Wednesday, 14 June 2017

Iowa Requests Federal Help in Anticipation of ObamaCare Collapse

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Bloomberg News reports that Iowa is the first state to approach a total collapse of ObamaCare, though experts believe it is likely the first of many. But despite the failures resulting from big government’s role in healthcare, the proposed plan to address the collapse, unfortunately, resorts to costly big government solutions rather than constitutional ones. In anticipation of the impending collapse, Iowa lawmakers have asked the Trump administration to cover health insurance for the 72,000 Iowans who are currently covered under the Affordable Care Act.

The proposal released Monday asks the federal government to pay $352 million in backup funding for insurers and overhaul ObamaCare’s subsidies for consumers, while the state would create a single standardized plan for insurers to offer.

Bloomberg News reports,

The subsidies Iowa is proposing are similar in structure to a Republican plan that passed the House of Representatives. They provide a fixed level of financial assistance based on age and income. That’s in comparison to Obamacare’s subsidies that are tied to the cost of health insurance plans.

“The proposed Stopgap Measure is the only proposal ensuring that health insurance will be sold to those utilizing Iowa’s individual market in all of Iowa’s 99 counties in 2018,” Insurance Commissioner Doug Ommen said in a statement Monday. “Iowa’s individual health market has collapsed as result of the Affordable Care Act.”

In April, two of Iowa’s remaining three healthcare providers, Aetna and Wellmark, announced that they would not be participating in the state’s exchange in 2018, citing “financial risk and an uncertain outlook for the marketplace.” In May, the final insurance plan, Medica, announced that it would also pull out of the exchange in 2018.

If the Trump administration approves the state's plan, consumers will have insurance coverage, but it will cost more than it did under ObamaCare, proving once more that ObamaCare was a completely unsustainable program.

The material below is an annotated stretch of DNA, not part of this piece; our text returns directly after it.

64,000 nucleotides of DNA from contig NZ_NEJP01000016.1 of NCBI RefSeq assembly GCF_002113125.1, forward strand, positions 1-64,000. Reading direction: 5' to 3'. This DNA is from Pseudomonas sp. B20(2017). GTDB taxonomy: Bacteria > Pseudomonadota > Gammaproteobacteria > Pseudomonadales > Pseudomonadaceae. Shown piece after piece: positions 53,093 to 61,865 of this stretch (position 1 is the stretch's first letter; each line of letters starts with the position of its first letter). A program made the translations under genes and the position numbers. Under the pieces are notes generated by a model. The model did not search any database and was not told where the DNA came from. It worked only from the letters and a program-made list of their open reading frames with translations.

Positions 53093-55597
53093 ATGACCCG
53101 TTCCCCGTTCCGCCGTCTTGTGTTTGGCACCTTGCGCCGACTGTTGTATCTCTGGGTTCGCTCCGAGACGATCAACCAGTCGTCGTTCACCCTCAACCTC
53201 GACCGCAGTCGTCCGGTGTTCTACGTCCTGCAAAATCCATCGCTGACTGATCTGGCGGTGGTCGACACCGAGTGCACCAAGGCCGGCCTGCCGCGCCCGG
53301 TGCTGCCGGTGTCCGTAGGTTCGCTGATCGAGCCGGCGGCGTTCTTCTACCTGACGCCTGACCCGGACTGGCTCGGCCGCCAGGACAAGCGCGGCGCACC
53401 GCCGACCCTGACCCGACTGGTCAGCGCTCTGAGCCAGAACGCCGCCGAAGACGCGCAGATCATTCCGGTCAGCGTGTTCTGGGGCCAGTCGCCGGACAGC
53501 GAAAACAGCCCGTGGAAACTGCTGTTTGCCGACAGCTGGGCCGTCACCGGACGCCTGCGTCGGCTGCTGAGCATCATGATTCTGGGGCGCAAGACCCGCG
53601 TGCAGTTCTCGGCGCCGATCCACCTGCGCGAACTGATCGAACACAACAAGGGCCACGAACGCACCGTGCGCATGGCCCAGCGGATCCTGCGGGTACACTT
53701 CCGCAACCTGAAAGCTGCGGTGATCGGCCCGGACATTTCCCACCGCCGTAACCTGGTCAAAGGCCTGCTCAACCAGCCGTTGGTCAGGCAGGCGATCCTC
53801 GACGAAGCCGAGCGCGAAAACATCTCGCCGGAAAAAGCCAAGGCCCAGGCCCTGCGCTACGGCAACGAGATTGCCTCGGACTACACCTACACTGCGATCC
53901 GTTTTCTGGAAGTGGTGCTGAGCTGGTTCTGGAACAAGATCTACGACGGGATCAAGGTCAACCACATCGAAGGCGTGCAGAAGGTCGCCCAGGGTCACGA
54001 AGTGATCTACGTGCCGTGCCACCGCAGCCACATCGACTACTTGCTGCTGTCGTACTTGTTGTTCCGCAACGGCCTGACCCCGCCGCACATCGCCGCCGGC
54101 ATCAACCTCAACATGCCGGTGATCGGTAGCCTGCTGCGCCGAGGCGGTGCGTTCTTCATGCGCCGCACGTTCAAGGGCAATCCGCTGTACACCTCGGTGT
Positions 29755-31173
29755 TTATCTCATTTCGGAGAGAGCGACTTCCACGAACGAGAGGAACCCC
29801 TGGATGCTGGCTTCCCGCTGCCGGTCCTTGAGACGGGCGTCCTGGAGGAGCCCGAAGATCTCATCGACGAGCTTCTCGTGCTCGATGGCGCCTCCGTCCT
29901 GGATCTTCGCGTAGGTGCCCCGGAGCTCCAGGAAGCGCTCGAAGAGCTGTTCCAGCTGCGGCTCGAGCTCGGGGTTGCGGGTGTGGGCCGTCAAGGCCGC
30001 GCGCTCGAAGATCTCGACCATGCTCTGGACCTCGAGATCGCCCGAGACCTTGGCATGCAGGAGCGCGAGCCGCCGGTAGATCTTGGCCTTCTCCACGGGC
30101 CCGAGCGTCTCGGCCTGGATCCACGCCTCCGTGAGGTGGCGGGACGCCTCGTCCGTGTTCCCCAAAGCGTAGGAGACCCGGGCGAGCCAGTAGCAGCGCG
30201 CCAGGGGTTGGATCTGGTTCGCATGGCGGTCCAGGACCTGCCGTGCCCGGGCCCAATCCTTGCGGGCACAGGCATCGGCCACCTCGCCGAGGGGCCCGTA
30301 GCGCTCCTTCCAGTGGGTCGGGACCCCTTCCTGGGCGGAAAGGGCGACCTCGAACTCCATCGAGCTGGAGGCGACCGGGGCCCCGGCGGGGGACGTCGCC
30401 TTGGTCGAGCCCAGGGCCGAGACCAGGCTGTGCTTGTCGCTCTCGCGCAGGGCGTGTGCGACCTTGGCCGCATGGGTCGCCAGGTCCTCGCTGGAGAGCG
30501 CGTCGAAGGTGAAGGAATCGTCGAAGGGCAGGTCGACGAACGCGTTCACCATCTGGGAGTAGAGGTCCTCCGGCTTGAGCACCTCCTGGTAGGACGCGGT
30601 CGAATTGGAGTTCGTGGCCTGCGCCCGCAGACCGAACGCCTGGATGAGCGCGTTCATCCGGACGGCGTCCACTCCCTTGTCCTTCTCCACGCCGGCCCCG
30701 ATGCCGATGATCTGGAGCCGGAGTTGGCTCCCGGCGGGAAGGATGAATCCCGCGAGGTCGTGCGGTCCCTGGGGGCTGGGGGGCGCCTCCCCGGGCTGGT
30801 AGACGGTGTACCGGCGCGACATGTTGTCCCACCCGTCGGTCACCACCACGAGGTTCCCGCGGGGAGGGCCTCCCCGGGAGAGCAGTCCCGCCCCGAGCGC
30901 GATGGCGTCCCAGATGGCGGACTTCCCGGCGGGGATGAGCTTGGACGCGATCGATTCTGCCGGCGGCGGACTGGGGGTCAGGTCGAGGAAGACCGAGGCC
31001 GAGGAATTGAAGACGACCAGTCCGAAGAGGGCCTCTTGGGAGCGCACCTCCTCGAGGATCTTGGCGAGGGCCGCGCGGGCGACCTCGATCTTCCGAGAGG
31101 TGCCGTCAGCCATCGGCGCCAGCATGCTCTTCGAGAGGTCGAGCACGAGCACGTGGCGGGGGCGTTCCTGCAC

According to Cynthia Cox, vice president of the Kaiser Family Foundation, Iowa is simply the leader of what will become a national phenomenon as several states are currently operating with just one remaining insurance carrier.

Of course, none of this comes as a surprise. Fox News reported last year that the total number of insurers would drop from 232 to 167 in 2017, and even those figures are misleading, as insurance companies are counted more than once if they are in more than one market.

The same insurance companies that are opting out of ObamaCare were some of the Affordable Care Act’s most vocal proponents, that is until they realized that they would be losing substantial sums of money under the program.

When UnitedHealth realized it stood to lose as much as $800 million in 2016, it announced that it would end its participation in all but a handful of exchanges in 2017.

“The smaller overall market size and shorter term, higher-risk profile within this market segment continue to suggest we cannot broadly serve it on an effective and sustained basis,” UnitedHealthcare Group CEO Stephen Hemsley told reporters in 2016. “Next year, we will remain in only a handful of states, and we will not carry financial exposure from exchanges into 2017.”

Other ObamaCare proponents followed suit. In 2016, Aetna, which once lauded the healthcare law, announced that it would pull out of the 2017 public exchange expansion plans. According to the Daily Caller, the company reported losing $430 million since 2014 from participation in the exchanges. Similarly, Humana, Blue Cross, and Anthem could not handle the increased number of particularly high-risk customers, many of whom have generated far more claims than insurers predicted, though critics of the law have from the beginning forecast such outcomes.